7. no you are right. There is a difference between having cash on hand as opposed to waiting thinking that you know what the market is going to do.

    Timing the market is more like trying to get in at the lowest point and selling at the highest point. Completely different mindset to having cash ready to buy your a stock on your buy list if it drops in price.

  8. Jacob says:

    Interactive Brokers has the lowest-cost solution for this that I know of using their adviser/wealth manager account structure. You can trade many accounts through it and even allocate orders across multiple accounts to reduce commissions. If you are not a registered adviser you can have up to 15 “friends and family” accounts in the structure. Shoot me an email if you’d like to hear more about my experience.

  9. I’m aware of IB. I wonder how it will affect my 401k since I cant move it over.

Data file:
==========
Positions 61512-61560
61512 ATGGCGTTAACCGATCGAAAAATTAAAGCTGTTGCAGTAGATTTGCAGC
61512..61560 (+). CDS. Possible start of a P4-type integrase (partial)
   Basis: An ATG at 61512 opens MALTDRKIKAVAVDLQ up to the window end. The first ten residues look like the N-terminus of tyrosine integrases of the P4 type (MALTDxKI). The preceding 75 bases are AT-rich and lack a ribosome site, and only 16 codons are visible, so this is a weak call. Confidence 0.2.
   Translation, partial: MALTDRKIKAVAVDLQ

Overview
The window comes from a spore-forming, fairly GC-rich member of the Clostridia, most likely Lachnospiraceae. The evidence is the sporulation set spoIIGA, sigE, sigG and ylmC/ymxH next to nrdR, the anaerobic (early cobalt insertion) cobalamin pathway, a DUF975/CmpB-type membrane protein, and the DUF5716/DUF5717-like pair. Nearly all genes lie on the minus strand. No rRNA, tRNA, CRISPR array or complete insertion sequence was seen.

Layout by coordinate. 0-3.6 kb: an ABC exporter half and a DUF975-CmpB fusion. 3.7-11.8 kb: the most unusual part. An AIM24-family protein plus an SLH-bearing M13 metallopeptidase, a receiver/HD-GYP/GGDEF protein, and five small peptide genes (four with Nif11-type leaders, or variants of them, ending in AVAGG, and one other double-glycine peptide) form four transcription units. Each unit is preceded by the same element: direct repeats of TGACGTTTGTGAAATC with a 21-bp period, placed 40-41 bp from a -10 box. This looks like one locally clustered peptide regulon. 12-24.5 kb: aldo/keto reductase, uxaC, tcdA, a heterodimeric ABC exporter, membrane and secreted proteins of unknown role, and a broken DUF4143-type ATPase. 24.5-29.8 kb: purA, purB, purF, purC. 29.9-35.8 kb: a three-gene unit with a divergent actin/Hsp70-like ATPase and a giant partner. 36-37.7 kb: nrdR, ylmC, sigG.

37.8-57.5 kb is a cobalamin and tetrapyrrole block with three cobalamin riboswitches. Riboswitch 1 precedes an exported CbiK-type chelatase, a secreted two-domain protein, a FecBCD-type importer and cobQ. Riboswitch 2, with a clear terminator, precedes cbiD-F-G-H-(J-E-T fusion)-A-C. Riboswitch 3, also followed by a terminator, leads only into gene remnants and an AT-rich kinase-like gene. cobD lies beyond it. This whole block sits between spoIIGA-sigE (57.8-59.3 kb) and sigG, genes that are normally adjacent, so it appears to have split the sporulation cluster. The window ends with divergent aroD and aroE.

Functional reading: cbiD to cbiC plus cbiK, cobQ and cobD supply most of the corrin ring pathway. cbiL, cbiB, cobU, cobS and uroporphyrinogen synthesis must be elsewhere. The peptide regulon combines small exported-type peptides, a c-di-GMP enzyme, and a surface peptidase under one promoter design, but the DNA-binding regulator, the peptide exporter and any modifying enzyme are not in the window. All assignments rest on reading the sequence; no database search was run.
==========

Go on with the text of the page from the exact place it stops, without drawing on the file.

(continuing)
10. Jacob says:

    IB supports some pension and 401k accts too, might want to look into it if you have discretion over the acct

  11. James says:

    Yes Jae,
    I have committed all five mistakes myself plus the bonus. As I have matured as an investor, I no longer make the first five mistakes because of the confidence that I have gain as an investor in stocks. The bonus mistake, I’m still making. As a matter of fact, like you, I’m currently managing three different accounts ( Traditional IRA, Roth IRA, Brokerage Account). I have drawn an importance lesson from this. My best performance has been when the accounts contained no more than ten to twelve stocks. With stock market investing, more isn’t necessary better.

  12. I definitely struggle with #3. Holding onto the loser until it breaks even. Why can’t I let it go?